Ant Hierarchy and Castes
Ants are social insects that live in highly structured colonies. Different members of the colony belong to different castes that share general characteristics. These include a narrow, constricted waist and bent antennae. Additionally, reproductive ants, also called swarmers, have wings. Members of the worker, and reproductive castes (queen and reproductive males) have separate roles to fulfill in the hierarchy of an ant colony:
Queens head the colonies and lay thousands of eggs to ensure the nest's survival. They are typically larger than workers.
Reproductive male ants mate with the queen and may die afterwards. They are generally the same size or larger than workers and have small heads with large eyes.
Workers are sterile, wingless females that never reproduce. Instead, they forage for food, care for the queen's offspring, maintain nests, and protect the colony. They can measure up to half an inch long and can be yellow, red, brown, or black in color.
Poison Testers in Ant Colonies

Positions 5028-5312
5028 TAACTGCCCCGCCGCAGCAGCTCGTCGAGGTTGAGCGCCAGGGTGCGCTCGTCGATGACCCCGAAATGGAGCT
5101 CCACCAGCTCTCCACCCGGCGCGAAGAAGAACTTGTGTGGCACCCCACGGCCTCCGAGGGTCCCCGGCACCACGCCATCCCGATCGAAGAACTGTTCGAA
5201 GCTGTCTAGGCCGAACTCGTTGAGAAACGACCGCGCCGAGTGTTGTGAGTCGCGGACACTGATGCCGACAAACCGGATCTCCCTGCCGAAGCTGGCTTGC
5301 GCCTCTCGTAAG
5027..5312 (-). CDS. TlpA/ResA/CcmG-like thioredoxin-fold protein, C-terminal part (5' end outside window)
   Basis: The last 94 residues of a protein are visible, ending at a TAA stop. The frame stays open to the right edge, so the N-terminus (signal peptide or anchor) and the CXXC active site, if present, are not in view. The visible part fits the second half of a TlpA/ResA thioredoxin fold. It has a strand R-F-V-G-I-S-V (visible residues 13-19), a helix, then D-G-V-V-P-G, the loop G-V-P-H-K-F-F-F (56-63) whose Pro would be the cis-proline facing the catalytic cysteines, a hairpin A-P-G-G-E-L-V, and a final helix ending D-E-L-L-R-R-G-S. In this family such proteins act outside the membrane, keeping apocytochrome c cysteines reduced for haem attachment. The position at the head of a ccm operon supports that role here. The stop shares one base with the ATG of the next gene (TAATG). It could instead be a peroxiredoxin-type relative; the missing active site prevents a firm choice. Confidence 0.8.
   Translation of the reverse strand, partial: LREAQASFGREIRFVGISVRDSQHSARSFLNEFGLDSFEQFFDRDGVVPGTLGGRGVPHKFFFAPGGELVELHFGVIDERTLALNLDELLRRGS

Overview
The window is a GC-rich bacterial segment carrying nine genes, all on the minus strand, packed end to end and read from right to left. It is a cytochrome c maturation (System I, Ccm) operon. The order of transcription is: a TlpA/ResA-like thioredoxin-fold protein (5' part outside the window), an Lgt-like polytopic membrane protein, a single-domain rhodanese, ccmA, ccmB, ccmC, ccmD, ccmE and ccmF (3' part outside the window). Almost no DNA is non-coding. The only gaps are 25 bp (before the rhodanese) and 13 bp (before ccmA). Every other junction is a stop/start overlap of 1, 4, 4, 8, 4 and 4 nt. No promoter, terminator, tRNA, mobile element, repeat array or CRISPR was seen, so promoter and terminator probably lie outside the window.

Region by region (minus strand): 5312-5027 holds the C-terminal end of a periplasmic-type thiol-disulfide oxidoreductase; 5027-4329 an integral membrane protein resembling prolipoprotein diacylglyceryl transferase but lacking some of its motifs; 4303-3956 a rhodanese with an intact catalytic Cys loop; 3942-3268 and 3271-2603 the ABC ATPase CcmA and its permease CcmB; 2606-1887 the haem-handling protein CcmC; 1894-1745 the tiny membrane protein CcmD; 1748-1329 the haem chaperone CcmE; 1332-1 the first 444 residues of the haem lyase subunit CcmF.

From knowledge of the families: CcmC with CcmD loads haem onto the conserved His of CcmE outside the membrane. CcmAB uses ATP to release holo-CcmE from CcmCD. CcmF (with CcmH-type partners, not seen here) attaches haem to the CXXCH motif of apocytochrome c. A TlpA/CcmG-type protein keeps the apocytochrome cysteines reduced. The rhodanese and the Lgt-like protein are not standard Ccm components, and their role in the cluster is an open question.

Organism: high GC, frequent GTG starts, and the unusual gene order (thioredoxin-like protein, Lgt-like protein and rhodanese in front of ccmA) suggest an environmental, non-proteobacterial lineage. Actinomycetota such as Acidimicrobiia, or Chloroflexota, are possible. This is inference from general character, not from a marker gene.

Ants have sophisticated measures for dealing with poisons and famine. In the ant hierarchy, older workers called living silos serve as testers for food toxicity. They regurgitate and distribute food to the rest of the colony, resulting in a diluted food chain that protects the queen and reproductives from poison. This adaptation makes removing infestations with poison baits sometimes challenging.
Because ants tend to search for food in houses and easily adapt to attempts at control, homeowners may need professional help to eliminate them. With an understanding of ant hierarchy and biology, the experts at Orkin can formulate long-term solutions to ant problems.
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